Joe: How did you respond to your very first success as an author? Was it just rewarding, or did it motivate you even more? Or, did it perhaps feel underwhelmed, which motivated you to even greater heights? 

BK: I was surprisingly underwhelmed both when my first story was accepted for publication as well as my first novel. I expected to be much more elated, and for the achievement of that life-long dream to propel me to a new plane of satisfaction. It didn’t. For me, each little success, from a business prospective at least, provides a blip of enjoyment, and then I’m back to baseline almost immediately.

This confused me at first—what’s the point of doing the work if the results don’t provide sustained gratification? But then I realised that it’s the work itself that sustains me, and that this was a good thing. I can’t always control the outcome of my efforts, but I can control the energy I apply to my writing. If all of my gratification came from circumstances outside my control, I’d be screwed. The fact that writing itself gives me such joy, regardless of outcome, is a blessing because no one can take that away from me. Every day that I commit myself entirely to the project at hand is a day well spent.   

Joe: How has your career as an author affected relationships with friends and family? 

BK: I’d say it’s bettered them. I was pretty miserable when I wasn’t writing. This general discontent gave me a dreary worldview and negatively impacted my personal relationships. I was trying to become someone I’m not, and it wasn’t working; was trying to conform to societal expectations that didn’t align with my authentic self. Once I recommitted myself to writing, I began to return to my former self who was much happier and more compassionate to those around me. While I’m sure there are certain friends and family members who question the decisions I’ve made, especially the type of material I tend to write, everyone has been incredibly supportive and I feel that my relationships have flourished since I returned to a place of purpose and contentment.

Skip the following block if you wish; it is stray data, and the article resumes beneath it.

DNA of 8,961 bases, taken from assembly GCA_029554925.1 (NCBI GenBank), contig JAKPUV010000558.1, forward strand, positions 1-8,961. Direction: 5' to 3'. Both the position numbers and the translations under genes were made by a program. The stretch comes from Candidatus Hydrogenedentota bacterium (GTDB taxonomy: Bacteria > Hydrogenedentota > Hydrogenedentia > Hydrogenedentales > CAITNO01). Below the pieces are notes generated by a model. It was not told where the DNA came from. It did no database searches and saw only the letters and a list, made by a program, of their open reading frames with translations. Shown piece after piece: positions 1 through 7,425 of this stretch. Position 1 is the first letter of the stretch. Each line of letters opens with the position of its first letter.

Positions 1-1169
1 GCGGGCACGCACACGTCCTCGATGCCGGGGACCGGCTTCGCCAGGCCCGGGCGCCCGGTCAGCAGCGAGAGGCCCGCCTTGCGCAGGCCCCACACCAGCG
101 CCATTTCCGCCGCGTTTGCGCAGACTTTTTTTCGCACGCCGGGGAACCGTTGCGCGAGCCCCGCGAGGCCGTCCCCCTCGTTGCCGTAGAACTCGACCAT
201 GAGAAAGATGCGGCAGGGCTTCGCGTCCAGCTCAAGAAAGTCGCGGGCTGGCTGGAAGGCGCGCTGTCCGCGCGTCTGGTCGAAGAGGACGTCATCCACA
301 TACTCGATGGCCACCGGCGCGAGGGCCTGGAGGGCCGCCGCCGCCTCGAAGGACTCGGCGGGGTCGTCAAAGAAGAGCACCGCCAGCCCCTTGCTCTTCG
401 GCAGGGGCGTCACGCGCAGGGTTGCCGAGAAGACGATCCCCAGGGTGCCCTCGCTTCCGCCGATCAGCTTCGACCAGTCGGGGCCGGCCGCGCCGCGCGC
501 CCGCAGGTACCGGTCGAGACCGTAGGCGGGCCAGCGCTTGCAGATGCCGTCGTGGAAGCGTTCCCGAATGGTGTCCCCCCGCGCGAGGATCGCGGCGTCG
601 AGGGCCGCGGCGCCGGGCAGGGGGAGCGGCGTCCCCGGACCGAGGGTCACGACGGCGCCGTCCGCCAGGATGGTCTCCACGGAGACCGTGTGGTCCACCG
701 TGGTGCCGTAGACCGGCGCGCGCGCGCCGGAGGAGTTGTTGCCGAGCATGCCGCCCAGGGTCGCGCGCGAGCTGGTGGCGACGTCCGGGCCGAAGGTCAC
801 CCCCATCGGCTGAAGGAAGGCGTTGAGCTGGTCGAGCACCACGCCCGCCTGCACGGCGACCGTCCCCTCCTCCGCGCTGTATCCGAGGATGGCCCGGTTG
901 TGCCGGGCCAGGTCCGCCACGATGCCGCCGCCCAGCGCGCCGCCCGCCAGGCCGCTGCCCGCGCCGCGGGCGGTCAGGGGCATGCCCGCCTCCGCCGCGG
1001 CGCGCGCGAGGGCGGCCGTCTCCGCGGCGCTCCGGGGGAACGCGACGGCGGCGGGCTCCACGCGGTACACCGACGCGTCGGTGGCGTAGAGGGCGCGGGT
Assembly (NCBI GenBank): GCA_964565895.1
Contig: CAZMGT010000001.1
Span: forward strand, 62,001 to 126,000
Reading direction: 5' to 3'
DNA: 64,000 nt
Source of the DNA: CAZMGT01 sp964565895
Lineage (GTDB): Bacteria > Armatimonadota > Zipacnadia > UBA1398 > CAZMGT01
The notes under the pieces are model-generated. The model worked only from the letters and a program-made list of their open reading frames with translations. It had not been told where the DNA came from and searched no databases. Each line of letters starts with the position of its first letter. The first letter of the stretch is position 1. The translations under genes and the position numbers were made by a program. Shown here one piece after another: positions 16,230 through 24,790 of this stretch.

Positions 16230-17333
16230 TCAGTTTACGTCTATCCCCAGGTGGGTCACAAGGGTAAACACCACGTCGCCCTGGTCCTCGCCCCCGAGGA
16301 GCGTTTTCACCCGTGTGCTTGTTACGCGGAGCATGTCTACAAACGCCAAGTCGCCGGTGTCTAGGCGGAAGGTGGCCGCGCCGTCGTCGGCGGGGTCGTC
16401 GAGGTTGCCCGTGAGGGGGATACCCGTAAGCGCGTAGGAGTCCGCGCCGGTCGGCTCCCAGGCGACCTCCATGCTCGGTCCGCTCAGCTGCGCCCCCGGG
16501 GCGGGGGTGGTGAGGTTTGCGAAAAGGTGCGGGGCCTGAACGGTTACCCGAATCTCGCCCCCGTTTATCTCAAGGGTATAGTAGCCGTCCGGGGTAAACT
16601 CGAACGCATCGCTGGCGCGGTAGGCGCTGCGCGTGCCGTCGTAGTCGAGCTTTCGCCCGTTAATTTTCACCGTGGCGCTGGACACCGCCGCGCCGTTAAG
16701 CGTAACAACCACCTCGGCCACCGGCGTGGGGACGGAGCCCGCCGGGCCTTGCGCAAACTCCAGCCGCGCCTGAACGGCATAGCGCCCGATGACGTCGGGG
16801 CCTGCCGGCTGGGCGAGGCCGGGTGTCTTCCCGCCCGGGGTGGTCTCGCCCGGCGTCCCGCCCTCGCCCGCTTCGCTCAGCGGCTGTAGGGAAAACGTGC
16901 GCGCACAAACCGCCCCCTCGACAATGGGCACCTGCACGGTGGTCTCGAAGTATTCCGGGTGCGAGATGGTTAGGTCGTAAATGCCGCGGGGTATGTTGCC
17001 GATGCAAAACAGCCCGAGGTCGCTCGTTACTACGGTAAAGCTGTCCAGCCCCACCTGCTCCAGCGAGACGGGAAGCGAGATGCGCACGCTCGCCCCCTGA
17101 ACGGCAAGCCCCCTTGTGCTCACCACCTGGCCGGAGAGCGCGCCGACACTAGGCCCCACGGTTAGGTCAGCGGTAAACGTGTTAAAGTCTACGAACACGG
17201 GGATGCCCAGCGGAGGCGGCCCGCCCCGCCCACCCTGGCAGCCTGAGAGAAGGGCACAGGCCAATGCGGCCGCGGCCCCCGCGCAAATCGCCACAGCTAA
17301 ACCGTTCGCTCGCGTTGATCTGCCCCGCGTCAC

Joe: Which author most influenced your early career? And who still does?

BK: Growing up it was Stephen King for sure, my first exposure to him being Skeleton Crew, and he still holds a spot near the top today. There’s a darkness inside of me, in all of us, really, that needed an outlet, and King showed me what that outlet could be. I’ll be forever thankful to him for that.

I’ve since branched out quite a bit, and have fairly eclectic tastes in fiction. I read broadly and prefer to change up genre, subject, style, etc., from one book to the next. Influence to me is synonymous with inspiration. I take note of authors whose work floors me, makes me feel woefully inadequate, and inspires me to do better. I then try to understand what it is about their writing that made me feel that way so that I can attempt to provide the same experience for others. Following are some of the specific authors who have, and continue to inspire me.

I appreciate the lush writing and quirky humor of luminaries like Roald Dahl, Richard Matheson, and Ray Bradbury. I like the stark, gothic realism of Joyce Carol Oates, Flannery O’Connor, and Cormac McCarthy. The ambition of David Mitchell and genius of John Fowles. The psychedelic mind-bending of Philip K. Dick. The heroic storytelling of Robert McCammon and Joe R. Lansdale. The gritty darkness of Gillian Flynn. 

Joe: Instead of just focussing on your most successful work, which story are you the proudest of, a story that managed to capture a piece of who you are? 

BK: I can’t say that I have one. To be honest, pride isn’t something that I find useful when it comes to writing fiction. The more I can suppress my ego’s attachment to my work, the better it tends to be, so I consciously strive to detach myself from my writing. Cheesy and trite as it sounds, I try and view myself as a vessel through which stories flow more so than the “author” of the material I write.